Body fat mass and fat-free mass will be measured by DXA using a whole body scan. The scan will be performed at the beginning of the study and after the diet and exercise intervention. Our technical staff at WHNRC is trained and certified in the DXA method. The volunteer will wear light-weight surgical scrubs. The scan time takes no longer than 30 minutes to complete, with a radiation exposure less than 0.1 mrem. As subjects will be menstruating during the test week, there is no risk to a developing fetus. A pregnancy test will be offered but not required.

  6. Change in Body Weight [ Time Frame: Week 1 vs. Week 16 ]
    Body weights are measured on a calibrated scale approximately on a weekly basis throughout the study, and daily during pre-intervention Test Week 1 and post-intervention Test Week 2.

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Ages Eligible for Study:   30 Years to 50 Years   (Adult)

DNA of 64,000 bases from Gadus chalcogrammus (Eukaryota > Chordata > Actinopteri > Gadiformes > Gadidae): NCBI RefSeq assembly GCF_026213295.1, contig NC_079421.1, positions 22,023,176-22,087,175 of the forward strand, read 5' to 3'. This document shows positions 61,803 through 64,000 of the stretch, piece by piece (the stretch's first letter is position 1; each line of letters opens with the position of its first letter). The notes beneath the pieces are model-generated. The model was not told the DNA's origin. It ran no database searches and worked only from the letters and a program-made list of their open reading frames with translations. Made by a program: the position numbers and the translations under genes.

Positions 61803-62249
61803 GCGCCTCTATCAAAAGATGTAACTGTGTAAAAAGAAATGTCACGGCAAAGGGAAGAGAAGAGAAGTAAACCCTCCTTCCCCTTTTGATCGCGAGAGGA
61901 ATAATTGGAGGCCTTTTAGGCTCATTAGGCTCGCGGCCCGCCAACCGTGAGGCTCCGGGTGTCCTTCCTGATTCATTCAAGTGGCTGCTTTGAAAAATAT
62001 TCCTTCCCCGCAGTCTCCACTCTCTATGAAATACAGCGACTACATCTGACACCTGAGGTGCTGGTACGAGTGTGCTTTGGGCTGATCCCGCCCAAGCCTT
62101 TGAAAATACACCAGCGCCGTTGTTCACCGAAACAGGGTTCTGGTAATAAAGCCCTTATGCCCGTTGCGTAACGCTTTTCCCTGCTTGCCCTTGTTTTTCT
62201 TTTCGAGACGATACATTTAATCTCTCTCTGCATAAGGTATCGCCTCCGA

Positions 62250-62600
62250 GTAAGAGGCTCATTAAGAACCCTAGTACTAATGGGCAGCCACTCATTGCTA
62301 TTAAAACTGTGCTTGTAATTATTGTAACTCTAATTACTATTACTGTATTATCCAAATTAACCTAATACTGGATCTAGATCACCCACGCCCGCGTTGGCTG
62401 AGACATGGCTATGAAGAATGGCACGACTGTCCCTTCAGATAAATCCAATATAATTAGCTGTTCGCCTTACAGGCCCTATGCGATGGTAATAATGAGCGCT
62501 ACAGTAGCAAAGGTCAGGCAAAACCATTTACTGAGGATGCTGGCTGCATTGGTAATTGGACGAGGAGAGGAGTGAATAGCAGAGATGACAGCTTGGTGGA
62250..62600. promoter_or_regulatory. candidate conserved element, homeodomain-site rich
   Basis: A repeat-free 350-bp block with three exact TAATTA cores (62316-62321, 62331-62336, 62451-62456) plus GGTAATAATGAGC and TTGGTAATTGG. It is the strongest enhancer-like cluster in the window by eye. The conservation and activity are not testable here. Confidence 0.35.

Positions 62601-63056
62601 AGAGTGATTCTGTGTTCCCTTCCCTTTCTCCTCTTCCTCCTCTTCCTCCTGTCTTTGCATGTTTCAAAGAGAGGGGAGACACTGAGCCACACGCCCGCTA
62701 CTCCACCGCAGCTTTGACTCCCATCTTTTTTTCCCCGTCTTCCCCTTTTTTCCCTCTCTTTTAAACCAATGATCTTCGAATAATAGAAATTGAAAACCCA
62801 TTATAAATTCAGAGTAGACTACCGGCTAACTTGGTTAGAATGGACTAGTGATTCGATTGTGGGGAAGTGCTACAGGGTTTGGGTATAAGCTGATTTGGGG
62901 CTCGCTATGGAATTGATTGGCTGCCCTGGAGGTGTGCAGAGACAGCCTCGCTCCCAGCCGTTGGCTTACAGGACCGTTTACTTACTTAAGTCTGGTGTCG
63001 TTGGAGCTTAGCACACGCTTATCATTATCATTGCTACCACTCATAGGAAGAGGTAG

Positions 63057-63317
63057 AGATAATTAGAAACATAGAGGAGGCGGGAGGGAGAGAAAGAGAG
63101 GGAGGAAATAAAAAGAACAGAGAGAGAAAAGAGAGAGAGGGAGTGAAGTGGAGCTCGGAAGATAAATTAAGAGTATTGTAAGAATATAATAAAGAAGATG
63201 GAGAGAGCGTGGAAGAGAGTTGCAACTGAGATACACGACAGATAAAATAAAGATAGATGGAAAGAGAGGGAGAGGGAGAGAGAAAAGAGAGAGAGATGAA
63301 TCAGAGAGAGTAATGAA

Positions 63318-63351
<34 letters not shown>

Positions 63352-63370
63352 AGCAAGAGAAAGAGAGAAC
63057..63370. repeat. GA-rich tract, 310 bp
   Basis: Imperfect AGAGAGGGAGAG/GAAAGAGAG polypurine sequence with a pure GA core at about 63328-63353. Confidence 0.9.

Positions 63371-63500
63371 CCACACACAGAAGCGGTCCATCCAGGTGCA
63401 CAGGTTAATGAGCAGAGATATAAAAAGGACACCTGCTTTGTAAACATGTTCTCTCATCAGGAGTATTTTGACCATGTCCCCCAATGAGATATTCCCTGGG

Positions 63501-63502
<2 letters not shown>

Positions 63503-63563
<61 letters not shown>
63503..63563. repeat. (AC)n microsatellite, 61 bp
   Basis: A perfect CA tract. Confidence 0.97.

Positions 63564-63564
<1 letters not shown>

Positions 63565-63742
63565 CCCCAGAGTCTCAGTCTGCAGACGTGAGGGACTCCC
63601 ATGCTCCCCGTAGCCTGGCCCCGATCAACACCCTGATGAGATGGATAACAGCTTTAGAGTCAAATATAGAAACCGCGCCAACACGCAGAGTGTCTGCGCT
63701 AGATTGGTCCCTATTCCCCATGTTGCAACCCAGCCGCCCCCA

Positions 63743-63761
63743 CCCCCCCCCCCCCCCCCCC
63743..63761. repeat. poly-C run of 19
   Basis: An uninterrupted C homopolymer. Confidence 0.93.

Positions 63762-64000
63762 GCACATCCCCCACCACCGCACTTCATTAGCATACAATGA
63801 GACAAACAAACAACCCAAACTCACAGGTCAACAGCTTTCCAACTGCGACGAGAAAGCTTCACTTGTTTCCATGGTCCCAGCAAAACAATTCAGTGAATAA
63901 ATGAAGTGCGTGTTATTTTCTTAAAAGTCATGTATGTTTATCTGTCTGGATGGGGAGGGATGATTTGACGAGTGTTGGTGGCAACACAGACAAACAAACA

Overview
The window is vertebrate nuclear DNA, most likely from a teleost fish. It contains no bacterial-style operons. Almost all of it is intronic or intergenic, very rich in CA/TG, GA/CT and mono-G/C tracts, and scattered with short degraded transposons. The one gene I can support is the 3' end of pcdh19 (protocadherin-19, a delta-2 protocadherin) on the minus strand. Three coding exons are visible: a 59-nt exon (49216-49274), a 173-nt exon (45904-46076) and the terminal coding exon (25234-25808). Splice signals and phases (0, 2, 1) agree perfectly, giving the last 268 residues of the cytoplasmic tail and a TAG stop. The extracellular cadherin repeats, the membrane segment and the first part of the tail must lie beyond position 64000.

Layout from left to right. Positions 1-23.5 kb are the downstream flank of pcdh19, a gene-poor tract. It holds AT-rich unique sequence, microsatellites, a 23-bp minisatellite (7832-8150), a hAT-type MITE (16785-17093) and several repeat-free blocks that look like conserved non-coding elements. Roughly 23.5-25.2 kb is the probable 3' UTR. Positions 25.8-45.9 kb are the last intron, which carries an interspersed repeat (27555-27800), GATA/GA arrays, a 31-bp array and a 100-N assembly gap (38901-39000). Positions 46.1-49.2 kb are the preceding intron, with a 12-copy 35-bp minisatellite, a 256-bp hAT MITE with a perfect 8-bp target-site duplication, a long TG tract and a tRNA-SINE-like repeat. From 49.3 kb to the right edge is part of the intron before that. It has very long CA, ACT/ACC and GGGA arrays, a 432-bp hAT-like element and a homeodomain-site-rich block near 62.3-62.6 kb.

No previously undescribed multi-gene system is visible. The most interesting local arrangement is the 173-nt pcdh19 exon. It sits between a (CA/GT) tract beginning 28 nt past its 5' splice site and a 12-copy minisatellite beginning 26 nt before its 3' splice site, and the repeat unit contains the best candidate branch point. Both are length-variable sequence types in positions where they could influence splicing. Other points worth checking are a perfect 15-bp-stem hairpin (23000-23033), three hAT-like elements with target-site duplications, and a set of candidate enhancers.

Sexes Eligible for Study:   Female
Accepts Healthy Volunteers:   Yes

Inclusion Criteria:

  • female
  • age 30-50
  • menstruating with regularity
  • BMI between 30- 37.5 with stable body weight (<5% change) over last 6 mos
  • waist to hip ratio >0.9
  • sedentary lifestyle (typical exercise < 30 min. per week)
  • non-smoker
  • evidence for pre-diabetes (hyperinsulinemia and/or blood glucose > 100 < 126 mg/dl)

Exclusion Criteria:

  • any clinically significant abnormal laboratory values
  • any clinical signs of infection (i.e., fever)
  • any chronic diseases
  • any personal history of cardiovascular disease
  • clinically-significant elevation in blood pressure (≥130/85)
  • diabetes or other chronic disease
  • any regular medications or drug abuse